"The Wreck of the Edmund Fitzgerald"and its Shipwreck Mystery 1

S.S. Edmund Fitzgerald freighter claimed the lives of the 29 crew members on board, forty years ago on November 10, 1975, the . If you want to know ahow it all happened, Gordon Lightfoot does an exceptional job with his songwriting abilities and folk story re-telling of that fateful night on Lake Superior, one of the five Great Lakes. His single version of “The Wreck of the Edmund Fitzgerald” excellently relay some of the narratives that happened during the unfortunate event.  Appearing originally on Lightfoot’s 1976 album Summertime Dream, Lighfoot’s song hit number 1 in his native Canada on November 20, 1976, barely a year after the disaster. Also, it was nominated for Song of the Year at the Grammys.

Does anyone know where the love of God goes
When the waves turn the minutes to hours?
The searchers all say they’d have made Whitefish Bay
If they’d put fifteen more miles behind her
They might have split up or they might have capsized
They may have broke deep and took water
And all that remains is the faces and the names
Of the wives and the sons and the daughters

Lake Huron rolls, Superior sings
In the rooms of her ice-water mansion
Old Michigan steams like a young man’s dreams
The islands and bays are for sportsmen
And farther below, Lake Ontario
Takes in what Lake Erie can send her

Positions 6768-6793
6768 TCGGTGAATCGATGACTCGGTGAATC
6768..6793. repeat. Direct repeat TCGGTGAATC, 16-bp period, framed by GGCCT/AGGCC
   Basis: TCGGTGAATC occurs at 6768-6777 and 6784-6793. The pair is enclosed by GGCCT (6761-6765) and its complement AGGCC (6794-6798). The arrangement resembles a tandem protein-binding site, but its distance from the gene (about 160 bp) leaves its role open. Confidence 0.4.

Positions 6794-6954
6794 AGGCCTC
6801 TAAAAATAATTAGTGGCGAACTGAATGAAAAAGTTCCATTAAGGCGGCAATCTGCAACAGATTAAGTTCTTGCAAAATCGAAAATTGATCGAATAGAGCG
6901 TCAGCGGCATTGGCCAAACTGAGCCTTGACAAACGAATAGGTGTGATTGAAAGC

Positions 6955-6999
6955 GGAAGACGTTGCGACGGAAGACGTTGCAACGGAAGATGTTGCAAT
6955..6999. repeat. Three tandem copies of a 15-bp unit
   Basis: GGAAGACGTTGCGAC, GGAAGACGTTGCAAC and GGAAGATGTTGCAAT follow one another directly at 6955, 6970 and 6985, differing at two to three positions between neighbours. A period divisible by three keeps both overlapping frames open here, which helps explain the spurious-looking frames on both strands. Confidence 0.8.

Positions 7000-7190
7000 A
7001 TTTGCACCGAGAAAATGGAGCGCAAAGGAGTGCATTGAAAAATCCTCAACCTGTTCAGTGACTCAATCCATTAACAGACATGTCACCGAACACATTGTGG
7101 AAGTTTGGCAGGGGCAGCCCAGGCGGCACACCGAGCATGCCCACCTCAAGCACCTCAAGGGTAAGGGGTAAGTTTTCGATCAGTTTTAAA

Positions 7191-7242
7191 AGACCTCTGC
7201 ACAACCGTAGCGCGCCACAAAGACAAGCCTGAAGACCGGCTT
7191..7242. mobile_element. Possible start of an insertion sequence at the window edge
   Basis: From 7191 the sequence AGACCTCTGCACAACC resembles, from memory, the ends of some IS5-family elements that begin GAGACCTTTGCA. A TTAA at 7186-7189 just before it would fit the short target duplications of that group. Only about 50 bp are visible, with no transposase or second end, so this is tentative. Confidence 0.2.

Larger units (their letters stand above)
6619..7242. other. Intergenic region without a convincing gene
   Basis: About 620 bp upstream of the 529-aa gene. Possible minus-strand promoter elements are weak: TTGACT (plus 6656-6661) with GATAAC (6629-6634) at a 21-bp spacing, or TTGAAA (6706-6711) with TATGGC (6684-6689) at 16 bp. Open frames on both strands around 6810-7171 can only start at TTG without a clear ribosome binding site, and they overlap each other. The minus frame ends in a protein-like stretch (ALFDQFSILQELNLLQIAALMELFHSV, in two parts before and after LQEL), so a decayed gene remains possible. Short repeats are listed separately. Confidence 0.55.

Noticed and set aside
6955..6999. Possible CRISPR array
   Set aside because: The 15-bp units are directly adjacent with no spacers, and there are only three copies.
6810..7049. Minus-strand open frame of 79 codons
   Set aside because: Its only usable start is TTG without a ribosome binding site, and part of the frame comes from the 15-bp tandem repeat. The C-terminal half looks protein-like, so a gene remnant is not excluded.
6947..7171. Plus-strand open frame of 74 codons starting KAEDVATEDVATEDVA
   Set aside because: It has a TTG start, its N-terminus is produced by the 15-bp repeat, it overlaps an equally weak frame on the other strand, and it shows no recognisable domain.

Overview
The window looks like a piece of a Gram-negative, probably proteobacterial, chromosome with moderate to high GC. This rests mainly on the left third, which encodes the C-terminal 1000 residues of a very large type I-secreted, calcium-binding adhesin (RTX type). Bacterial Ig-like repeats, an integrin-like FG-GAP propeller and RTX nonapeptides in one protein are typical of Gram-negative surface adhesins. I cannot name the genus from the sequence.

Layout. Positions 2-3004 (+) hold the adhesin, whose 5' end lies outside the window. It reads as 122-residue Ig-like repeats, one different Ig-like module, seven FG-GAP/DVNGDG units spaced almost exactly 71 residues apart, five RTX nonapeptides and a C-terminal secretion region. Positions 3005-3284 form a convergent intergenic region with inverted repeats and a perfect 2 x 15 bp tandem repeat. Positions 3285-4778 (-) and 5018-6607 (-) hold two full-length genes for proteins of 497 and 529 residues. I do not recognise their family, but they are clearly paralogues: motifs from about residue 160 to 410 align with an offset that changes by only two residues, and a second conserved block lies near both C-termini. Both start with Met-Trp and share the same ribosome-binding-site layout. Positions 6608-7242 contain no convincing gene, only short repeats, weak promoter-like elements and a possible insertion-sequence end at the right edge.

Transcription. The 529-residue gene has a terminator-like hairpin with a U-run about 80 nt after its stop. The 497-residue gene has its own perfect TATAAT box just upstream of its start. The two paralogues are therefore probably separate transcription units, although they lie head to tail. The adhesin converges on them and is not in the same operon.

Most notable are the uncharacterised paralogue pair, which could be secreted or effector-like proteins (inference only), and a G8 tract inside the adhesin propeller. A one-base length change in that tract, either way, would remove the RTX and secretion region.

And the iron boats go as the mariners all know
With the gales of November remembered

The mystery unlocked

The legend of the Edmund Fitzgerald remains the most mysterious and controversial of all shipwreck tales heard around the Great Lakes. Her story is surpassed in books, film, and media only by that of the Titanic. November 10, 1975 is one of the saddest day in history. This was the day Edmund Fitzgerald lost his entire crew of 29 men on Lake Superior located at 17 miles north-west of Whitefish Point, Michigan. No exact account could explain what really happened in the ship that day. The Great Lakes Shipwreck Historical Society has conducted three underwater expeditions to the wreck, 1989, 1994, and 1995. On July 4, 1995,  Great Lakes Shipwreck Historical Society recovered Fitzgerald’s 200 lb. bronze bell. The bell is now on display in the Great Lakes Shipwreck Museum as a memorial to her lost crew.

"The Wreck of the Edmund Fitzgerald"and its Shipwreck Mystery 2